Richard Hurd (CC BY 2.0)

Series: Wisconsin's Bats And White-Nose Syndrome

Bats are both familiar and exotic, and inspire intense emotions among people who encounter them. Beyond their cultural status, though, many types of bats play an important economic role in agriculture and tourism by feeding on copious numbers of insects. Wisconsin lies within the range of at least eight bat species, with half migrating south in winter while the remainder hibernate in caves, mines and structures. Hibernating species face an unparalleled threat from an invasive fungus that causes a disease called white-nose syndrome. But Wisconsin is also a center of scientific efforts to save these species. Legions of volunteers collect crucial data about the number and health of the state's bats, and scientists are working to develop a vaccine against the deadly fungus.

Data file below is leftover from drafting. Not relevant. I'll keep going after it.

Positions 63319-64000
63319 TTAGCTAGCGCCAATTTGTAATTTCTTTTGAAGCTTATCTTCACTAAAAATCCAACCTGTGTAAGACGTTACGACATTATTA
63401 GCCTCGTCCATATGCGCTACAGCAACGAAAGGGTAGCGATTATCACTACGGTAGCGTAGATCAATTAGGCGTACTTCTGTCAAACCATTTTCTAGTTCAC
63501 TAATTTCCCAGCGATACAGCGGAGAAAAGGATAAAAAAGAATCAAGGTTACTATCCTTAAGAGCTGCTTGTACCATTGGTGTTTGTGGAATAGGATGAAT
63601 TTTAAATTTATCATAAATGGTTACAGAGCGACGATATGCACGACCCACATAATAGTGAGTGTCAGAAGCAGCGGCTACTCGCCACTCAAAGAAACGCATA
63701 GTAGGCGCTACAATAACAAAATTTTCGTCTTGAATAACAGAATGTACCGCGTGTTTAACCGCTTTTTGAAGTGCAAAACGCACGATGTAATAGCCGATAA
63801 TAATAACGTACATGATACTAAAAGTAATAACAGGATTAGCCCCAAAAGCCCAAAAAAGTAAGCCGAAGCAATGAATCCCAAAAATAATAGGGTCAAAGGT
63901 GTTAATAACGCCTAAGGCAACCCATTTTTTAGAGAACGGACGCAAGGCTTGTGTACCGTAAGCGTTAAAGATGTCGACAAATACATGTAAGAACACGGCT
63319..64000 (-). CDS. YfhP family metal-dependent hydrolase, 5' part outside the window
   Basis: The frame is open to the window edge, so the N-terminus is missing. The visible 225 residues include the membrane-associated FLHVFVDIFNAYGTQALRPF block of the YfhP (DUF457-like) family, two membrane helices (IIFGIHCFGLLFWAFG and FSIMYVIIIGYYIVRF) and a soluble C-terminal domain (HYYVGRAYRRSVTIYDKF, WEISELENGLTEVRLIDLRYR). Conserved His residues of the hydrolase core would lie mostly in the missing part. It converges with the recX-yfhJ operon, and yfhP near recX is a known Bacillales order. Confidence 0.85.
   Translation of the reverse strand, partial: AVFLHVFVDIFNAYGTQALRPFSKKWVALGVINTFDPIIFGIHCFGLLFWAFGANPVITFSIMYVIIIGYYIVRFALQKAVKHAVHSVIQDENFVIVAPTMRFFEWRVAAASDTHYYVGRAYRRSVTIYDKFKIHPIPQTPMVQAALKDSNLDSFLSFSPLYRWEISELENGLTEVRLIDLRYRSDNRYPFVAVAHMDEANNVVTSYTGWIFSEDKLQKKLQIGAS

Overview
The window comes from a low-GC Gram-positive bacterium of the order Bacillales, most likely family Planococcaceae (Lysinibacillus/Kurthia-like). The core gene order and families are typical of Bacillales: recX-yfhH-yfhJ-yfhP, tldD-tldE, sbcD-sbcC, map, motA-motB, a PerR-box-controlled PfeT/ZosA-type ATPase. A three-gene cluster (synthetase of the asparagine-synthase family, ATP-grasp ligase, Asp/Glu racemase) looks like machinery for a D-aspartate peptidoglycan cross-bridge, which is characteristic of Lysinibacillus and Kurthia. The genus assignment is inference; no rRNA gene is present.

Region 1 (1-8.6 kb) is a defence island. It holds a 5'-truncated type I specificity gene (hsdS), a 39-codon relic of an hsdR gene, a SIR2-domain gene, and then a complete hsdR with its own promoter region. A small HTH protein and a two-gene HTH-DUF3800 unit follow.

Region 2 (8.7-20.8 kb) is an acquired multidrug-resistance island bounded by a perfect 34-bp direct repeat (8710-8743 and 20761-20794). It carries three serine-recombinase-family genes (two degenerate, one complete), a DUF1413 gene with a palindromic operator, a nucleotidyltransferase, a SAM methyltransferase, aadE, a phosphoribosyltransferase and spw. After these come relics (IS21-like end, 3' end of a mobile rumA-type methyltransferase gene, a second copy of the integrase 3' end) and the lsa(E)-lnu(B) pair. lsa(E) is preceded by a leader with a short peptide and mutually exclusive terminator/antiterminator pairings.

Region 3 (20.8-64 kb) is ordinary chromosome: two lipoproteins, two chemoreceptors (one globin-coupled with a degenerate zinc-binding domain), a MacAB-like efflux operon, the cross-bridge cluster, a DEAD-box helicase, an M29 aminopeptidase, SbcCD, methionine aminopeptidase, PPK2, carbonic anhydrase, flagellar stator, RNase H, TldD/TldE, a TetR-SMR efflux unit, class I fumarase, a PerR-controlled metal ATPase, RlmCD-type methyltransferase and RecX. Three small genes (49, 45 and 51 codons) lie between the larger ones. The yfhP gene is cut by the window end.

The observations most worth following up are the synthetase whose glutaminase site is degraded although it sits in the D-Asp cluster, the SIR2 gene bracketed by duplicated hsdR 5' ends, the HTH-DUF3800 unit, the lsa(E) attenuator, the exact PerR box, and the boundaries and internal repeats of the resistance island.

How can all of the state's tiny, elusive nocturnal flyers be counted? That's not possible. But the downward spiral of several bat species in Wisconsin can be tracked through the work of passionate conservation professionals, specialized technology and, crucially, legions of enthusiastic volunteers.
Wisconsin scientists are hopeful that a raccoon virus may help deliver North America's hibernating bats from potential extinction.